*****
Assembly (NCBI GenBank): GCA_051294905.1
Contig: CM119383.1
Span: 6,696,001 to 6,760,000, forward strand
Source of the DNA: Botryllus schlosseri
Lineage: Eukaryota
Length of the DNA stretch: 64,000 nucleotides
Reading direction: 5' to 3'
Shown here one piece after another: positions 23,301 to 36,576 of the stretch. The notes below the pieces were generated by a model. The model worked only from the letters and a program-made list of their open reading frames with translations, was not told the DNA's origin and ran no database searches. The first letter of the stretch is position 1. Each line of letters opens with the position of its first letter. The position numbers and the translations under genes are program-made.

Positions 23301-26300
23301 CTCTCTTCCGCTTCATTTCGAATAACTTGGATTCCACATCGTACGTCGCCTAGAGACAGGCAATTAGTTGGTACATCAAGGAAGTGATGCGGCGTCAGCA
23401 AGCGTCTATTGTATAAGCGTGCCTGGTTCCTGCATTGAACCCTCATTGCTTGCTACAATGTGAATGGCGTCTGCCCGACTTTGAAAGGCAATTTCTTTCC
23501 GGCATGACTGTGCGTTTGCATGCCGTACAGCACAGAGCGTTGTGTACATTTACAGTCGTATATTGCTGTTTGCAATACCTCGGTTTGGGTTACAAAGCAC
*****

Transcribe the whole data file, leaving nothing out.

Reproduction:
Assembly (NCBI GenBank): GCA_051294905.1
Contig: CM119383.1
Span: 6,696,001 to 6,760,000, forward strand
Source of the DNA: Botryllus schlosseri
Lineage: Eukaryota
Length of the DNA stretch: 64,000 nucleotides
Reading direction: 5' to 3'
Shown here one piece after another: positions 23,301 to 36,576 of the stretch. The notes below the pieces were generated by a model. The model worked only from the letters and a program-made list of their open reading frames with translations, was not told the DNA's origin and ran no database searches. The first letter of the stretch is position 1. Each line of letters opens with the position of its first letter. The position numbers and the translations under genes are program-made.

Positions 23301-26300
23301 CTCTCTTCCGCTTCATTTCGAATAACTTGGATTCCACATCGTACGTCGCCTAGAGACAGGCAATTAGTTGGTACATCAAGGAAGTGATGCGGCGTCAGCA
23401 AGCGTCTATTGTATAAGCGTGCCTGGTTCCTGCATTGAACCCTCATTGCTTGCTACAATGTGAATGGCGTCTGCCCGACTTTGAAAGGCAATTTCTTTCC
23501 GGCATGACTGTGCGTTTGCATGCCGTACAGCACAGAGCGTTGTGTACATTTACAGTCGTATATTGCTGTTTGCAATACCTCGGTTTGGGTTACAAAGCAC